Round 1 – Dalvin Cook, RB/MIN
The further your pick gets into Round 1, the tougher decision you have regarding whether you should take a running back or snag a top receiver. At Pick 4, I still think there are quality backs available and it’s important to snag a good one at such an important position. I like Cook a little better than Austin Ekeler here. I worry about Cook’s propensity to get injured, but he’s so good in the games he does play, and their offense is going to be more explosive this year.
Round 2 – Mark Andrews, TE/BAL
In Round 2, I like to look for one of the Top 2 tight ends because they create such value. And as luck would have it, Mark Andrews indeed fell to us at this slot. Snagging one of the elite tight ends gives you an edge each and every week of the season. When it swings back around to our pick in Round 3, we’ll look at the running backs available and secure some depth behind Cook.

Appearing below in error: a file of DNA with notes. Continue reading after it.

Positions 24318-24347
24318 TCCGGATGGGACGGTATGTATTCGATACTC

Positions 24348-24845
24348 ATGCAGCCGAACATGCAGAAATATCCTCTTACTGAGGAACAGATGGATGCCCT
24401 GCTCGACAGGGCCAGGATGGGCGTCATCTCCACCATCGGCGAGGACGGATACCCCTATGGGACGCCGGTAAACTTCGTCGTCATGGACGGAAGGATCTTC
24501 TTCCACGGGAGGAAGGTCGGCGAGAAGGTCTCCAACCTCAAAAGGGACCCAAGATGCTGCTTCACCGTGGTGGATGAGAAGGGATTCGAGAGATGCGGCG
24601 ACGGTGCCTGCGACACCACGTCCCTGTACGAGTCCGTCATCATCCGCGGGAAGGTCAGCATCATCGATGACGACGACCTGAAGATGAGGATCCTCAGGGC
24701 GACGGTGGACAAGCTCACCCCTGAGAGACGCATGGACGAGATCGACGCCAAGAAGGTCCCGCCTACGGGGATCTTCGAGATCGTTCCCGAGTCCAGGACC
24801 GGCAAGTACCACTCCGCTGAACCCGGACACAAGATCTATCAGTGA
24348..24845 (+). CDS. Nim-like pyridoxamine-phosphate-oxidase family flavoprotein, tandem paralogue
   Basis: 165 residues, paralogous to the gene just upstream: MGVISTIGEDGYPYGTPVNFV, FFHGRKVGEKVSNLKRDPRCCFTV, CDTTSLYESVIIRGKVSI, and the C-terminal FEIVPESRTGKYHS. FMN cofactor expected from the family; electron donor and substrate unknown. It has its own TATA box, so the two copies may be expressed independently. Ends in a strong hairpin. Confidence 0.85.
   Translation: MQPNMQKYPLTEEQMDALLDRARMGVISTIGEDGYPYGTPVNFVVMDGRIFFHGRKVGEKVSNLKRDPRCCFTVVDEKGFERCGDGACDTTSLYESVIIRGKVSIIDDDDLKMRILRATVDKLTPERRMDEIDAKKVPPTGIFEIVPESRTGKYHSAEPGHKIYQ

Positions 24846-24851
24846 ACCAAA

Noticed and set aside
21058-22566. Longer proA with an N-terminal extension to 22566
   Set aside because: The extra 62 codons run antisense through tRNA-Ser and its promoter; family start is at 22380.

Round 3 – Ezekiel Elliott, RB/DAL
I think Zeke is fully healthy this year after struggling through injury for most of last season. A lot of people have shied away from him because of his down year, but I think he’s primed for at least one more solid year. In Round 3, I think he offers good value. With two strong running backs and a stud tight end, it’s time to look toward the receiver position.
Round 4 – Michael Pittman, WR/IND
I like Pittman a lot, but I’d like him a lot more as a WR2 than as our top option. But that’s a small price to pay when you go tight end early. It just means we’ll have to continue to address the position throughout the draft and keep adding value. We can look at snagging another one next round.
Round 5 – Mike Williams, WR/LAC